“No,” responded Bob, beaming a smile in return, “I found this paper catalog that has these tri-fold brochures pre-printed in color.”

“How did you fit the text in then?”

“The same company has the word-processing templates.  You tell the program what tri-fold template you have, and it automatically fits the text into the designs.”

“Still must have taken a ton of time to do.”  She reached over and took one.  Opening it up, she remarked, “Gee, these are really well done.”

“Thanks.  Took me at least a week using every minute I had here that I wasn’t actually talking to a prospect and then at least a couple of hours every night.”

“If I paid you for some more of their paper, do you think you could print some up for me?  I’ve got a couple of ideas for some different text I’d like to use.”

“Sure,” responded Bob, “since there’s no one in right now, why don’t you drop what you are doing and we’ll start now?”

“Sounds like a good idea.  The only thing I was about to do was call some of the folks who came by two months ago to that open house we had.  This sounds like more fun.”

“Yeah, I figure that this brochure will mean more to prospects a week later when they come across it instead of the run-of-the-mill business card.”

Janet looked at Bob’s brochure for a moment.  “You know,” she began, “if you made this type size about twice as large, the business phone number would definitely stick out further.”

“No problem,” said Bob, “let me fire up the computer right now.  I can make the change, print one, and then we can see.”


Bob produced a very professional-looking and well-written brochure.  It’s now proudly sitting on the edge of his desk in one of those “Take one” plexiglass holders.  All he needs to really be satisfied is for someone to take one.  What has Bob really accomplished?  What is Janet really going to accomplish?


Setting goals for yourself is not all that complicated.  There are no secrets.  You’ll probably never see a half hour on one of the cable channels dedicated to “The Secrets of Goal Setting.”  Nor will you find 25 CDs for three easy payments of $49.95 plus tax, talking about the wonders of this guaranteed sales closing technique called “Set Goals, Close ‘Em & Reap Millions!”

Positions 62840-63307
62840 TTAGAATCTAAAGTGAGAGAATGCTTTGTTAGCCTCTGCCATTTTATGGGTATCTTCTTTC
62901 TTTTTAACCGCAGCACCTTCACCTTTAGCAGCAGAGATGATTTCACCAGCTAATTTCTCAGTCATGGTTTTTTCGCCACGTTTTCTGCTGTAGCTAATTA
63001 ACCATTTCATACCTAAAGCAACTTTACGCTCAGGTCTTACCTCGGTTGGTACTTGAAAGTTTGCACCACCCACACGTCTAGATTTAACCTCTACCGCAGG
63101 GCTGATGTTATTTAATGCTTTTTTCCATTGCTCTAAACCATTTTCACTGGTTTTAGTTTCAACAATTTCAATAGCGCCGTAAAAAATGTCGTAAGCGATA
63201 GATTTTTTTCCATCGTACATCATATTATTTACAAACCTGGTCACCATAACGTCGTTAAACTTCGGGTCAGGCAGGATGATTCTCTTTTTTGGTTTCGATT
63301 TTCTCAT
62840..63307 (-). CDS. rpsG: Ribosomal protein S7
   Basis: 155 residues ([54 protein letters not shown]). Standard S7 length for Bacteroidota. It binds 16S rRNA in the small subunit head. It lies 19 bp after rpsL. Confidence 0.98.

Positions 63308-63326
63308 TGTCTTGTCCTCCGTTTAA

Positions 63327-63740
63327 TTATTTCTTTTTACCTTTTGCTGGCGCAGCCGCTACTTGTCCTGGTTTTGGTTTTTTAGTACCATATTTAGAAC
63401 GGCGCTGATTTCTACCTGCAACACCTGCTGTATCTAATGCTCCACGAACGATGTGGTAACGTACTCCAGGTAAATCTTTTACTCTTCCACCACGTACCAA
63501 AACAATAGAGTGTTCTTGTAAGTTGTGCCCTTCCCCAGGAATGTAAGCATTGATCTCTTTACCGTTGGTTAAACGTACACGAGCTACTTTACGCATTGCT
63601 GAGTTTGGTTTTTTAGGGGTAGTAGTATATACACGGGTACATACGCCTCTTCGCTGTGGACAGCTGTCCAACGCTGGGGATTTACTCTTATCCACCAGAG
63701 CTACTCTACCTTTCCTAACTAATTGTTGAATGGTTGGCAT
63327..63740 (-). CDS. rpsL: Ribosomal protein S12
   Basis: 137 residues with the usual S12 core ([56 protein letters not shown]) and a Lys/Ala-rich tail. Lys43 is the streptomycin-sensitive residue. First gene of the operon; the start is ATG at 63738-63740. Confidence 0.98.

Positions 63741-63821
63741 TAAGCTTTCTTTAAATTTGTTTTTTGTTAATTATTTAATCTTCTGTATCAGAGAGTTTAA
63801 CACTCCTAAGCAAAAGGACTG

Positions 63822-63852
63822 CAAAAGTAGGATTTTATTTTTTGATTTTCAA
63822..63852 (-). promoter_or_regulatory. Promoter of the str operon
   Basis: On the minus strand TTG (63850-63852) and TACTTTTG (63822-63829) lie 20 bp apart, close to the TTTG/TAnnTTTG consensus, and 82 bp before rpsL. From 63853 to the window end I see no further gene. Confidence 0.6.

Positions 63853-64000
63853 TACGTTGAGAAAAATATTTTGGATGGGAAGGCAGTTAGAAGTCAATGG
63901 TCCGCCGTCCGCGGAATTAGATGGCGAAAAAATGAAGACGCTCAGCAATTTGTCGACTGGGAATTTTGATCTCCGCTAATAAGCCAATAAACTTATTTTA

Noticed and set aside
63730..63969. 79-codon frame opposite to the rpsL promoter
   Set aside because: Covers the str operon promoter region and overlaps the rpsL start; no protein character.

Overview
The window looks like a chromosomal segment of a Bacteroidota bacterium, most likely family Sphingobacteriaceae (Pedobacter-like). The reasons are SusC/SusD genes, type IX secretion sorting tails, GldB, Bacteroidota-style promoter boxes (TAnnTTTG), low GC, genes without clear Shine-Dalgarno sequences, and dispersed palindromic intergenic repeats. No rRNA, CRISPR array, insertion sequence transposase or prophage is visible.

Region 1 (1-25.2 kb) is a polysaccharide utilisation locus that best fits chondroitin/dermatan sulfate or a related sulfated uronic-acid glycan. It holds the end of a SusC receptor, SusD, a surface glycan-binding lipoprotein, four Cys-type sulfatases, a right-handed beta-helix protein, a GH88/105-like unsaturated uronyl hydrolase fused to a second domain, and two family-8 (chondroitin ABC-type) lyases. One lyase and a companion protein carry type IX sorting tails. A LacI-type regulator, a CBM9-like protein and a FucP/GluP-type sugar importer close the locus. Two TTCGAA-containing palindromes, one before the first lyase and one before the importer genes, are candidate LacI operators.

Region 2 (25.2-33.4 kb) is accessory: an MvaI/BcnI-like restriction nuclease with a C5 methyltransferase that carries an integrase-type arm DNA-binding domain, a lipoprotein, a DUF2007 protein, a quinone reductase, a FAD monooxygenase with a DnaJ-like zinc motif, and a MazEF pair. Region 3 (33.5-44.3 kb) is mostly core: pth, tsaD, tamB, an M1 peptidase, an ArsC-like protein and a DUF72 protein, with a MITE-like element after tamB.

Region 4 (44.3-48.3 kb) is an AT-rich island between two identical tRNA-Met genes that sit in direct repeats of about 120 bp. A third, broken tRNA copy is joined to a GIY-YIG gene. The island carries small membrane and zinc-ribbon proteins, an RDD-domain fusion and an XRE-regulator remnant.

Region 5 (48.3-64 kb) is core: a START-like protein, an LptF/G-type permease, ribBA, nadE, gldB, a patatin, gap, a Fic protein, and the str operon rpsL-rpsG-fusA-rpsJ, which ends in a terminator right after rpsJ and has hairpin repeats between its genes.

In the story, Bob readily admits to spending the better part of a week on creating, laying out and printing the brochures.  But does he ever ask himself, “Does this activity reach any of the goals I have set for myself?”

Sadly, the answer is “No.”  In fact, at best, Bob’s response would be nothing more than a repetition of what he told Janet.  “If the prospect doesn’t buy from me, then she will have something to remind her of me later on.”  If this truly were the goal of the brochure, might not a telephone call of two or three minutes length, a day or so after the first meeting, accomplish the same result?  And accomplish it in a much more efficient manner?

But Bob had no goal for the brochure.  His goal was to fill up a week of sales time with an activity that might somehow lead to sales sometime later down the road.  This he accomplished.


You may have heard the old saying, “If you don’t know where you are going, any road will get you there.”  This is the situation with far too many sales people, which is allowed to happen by far too many sales managers.

If the salesperson does not have specific and measurable goals, then how can that person ever decide on what behavior to follow to reach those goals?  Since there are no goals, then any behavior will get him there.

Should you think you have goals, try this simple test.  Write down exactly what you think they are and what your performance responsibilities are.  Now ask your sales manager to write down what he feels are your goals and performance responsibilities.  Compare the two lists.  If you match 20% or less of the time, you have no specific, measurable, or agreed upon goals.

It’s time to set some goals and to formulate behavior that will help you reach those goals.


If you don’t know what the specific and measurable goal of the behavior is, then the behavior is unproductive and nothing more than a time filler.

About the author:

Shulman & Associates is a professional development firm specializing in sales and management training and sales force evaluation. Visit their website and sign up to receive the free sales tip of the week. Learn how to increase sales, improve margins, and accelerate new business development.